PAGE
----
By Marijke Vroomen Durning, RN (Director of Content, Sepsis Alliance)
Earlier this year, the World Health Organization (WHO) declared sepsis to be a global health priority. In doing so, they adopted a resolution to prevent sepsis, and to improve its diagnosis and management. Sepsis Alliance welcomed this declaration. Each year in the United States alone, over 258,000 people die from sepsis. Thousands more are left with life-changing effects, such as amputations, organ dysfunction, or post-traumatic stress disorder (PTSD).
Healthcare providers can change this landscape through education, earlier detection, and management. Much like the golden hour for heart attacks or strokes, sepsis also has a golden hour. For patients with severe sepsis, chances of survival drop by almost 8% every hour treatment is delayed. We know that when identified early, sepsis can often be treated with fluids and antibiotics.
Reducing sepsis rates
Infection prevention is the first obvious step to reducing the number of patients who develop sepsis. Healthcare-acquired infections remain a significant contributor to sepsis numbers. According to the WHO, “HAI continues to account for complications in 5-10% of admissions to acute-care hospitals. For example, in the U.S. alone there are at least 80,000 fatalities each year (about 200 deaths/day) from HAI.” Infection prevention programs, including the basics like frequent and thorough hand washing must be in place and followed by all those who come in contact with patients.
Other ways to reduce sepsis rates include:
- Implementing and updating sepsis protocols throughout hospital systems. Implementation of a sepsis protocol in all facilities will affect sepsis rates. However, these protocols must be maintained and updated for them to remain effective.
- Following campaigns such as Choosing Wisely. The campaign addresses some infection-related issues. For example, the Society of Hospital Medicine recommends that urinary catheters not be inserted or left in place for urinary incontinence or for monitoring intake and output among non-critically ill patients. This mindset should also be in place when working with patients who have any type of invasive devices, including IVs. Every invasive procedure or device has a potential for infection.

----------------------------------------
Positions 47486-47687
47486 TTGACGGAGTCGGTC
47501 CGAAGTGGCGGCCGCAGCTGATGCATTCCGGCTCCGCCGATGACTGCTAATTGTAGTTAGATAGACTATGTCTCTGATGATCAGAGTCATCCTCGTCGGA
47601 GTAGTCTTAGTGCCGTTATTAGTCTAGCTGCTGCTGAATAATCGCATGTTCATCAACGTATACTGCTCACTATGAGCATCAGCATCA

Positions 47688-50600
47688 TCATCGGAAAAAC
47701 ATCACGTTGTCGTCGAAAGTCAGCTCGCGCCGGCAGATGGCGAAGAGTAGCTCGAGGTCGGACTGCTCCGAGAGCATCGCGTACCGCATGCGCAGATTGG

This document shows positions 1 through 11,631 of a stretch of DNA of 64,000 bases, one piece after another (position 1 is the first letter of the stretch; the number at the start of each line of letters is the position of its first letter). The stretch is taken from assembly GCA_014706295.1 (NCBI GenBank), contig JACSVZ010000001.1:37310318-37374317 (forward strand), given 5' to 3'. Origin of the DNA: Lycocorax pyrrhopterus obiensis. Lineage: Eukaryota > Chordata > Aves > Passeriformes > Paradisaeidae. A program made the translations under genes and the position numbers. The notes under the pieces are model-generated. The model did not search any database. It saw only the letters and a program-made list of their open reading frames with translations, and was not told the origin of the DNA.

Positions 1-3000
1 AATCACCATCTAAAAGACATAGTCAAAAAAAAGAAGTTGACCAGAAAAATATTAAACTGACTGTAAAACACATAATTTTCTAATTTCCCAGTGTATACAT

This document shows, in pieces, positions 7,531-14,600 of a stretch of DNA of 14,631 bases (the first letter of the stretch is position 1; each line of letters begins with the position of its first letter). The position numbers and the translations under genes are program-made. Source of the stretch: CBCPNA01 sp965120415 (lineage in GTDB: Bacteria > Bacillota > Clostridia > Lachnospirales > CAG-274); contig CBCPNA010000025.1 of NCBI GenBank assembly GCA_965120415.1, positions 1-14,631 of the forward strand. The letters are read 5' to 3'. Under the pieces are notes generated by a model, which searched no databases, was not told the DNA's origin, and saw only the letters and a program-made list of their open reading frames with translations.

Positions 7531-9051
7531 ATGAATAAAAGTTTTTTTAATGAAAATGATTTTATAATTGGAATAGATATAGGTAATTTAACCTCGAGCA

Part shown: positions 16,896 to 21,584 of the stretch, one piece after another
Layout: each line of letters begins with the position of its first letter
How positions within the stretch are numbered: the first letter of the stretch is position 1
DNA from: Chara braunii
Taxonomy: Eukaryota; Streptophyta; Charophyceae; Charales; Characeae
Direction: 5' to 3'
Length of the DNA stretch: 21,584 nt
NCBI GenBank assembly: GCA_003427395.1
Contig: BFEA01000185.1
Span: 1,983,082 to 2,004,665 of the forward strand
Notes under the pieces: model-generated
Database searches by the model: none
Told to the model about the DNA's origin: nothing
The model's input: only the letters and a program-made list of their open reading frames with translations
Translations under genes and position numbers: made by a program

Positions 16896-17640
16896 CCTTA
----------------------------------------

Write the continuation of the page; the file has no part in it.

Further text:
- Encouraging patient education about infections and sepsis. Patient education regarding sepsis risk is a major factor in sepsis prevention. This ranges from educating oncology patients undergoing treatment to parents who deal every day with children’s cuts and scrapes. As many as 92% of sepsis cases come from the community, but if people don’t know about sepsis, they can’t know what to watch for.
- Listening to patients or their caregivers. This is also a vital part of sepsis prevention. Faces of Sepsis, a hallmark section of the Sepsis Alliance website has over 700 stories of sepsis survival or loss. There is an underlying theme among several stories of patients or their loved ones feeling that the healthcare system failed them by not listening to them. Parents know their children well, adult children know their elderly parents well, and patients know themselves – so it is vital that the healthcare professionals listen to their histories and complaints when they present with possible sepsis symptoms.
- Say the word. Everyone knows someone who has been hospitalized or who has died from sepsis. But because the healthcare community doesn’t use the word, these people don’t know it. They hear terms like complications of pneumonia, infection, complications of cancer, and so on. Even death certificates often don’t list “sepsis” as the cause of death. But if people don’t hear the word, if they don’t know what it means, they don’t know how serious it is and they don’t seek help in a timely fashion.
Sepsis cannot always be prevented. Patients may present to their physician or an emergency department with sepsis and a silent, undiagnosed infection, or they may be receiving treatment for an infection, but sepsis still develops. But the numbers can be significantly reduced. The solution is education for everyone involved. Suspect Sepsis. Save Lives.
Marijke Vroomen Durning is a registered nurse. She has been Director of Content for Sepsis Alliance, the nation’s leading sepsis advocacy organization, for the past seven years.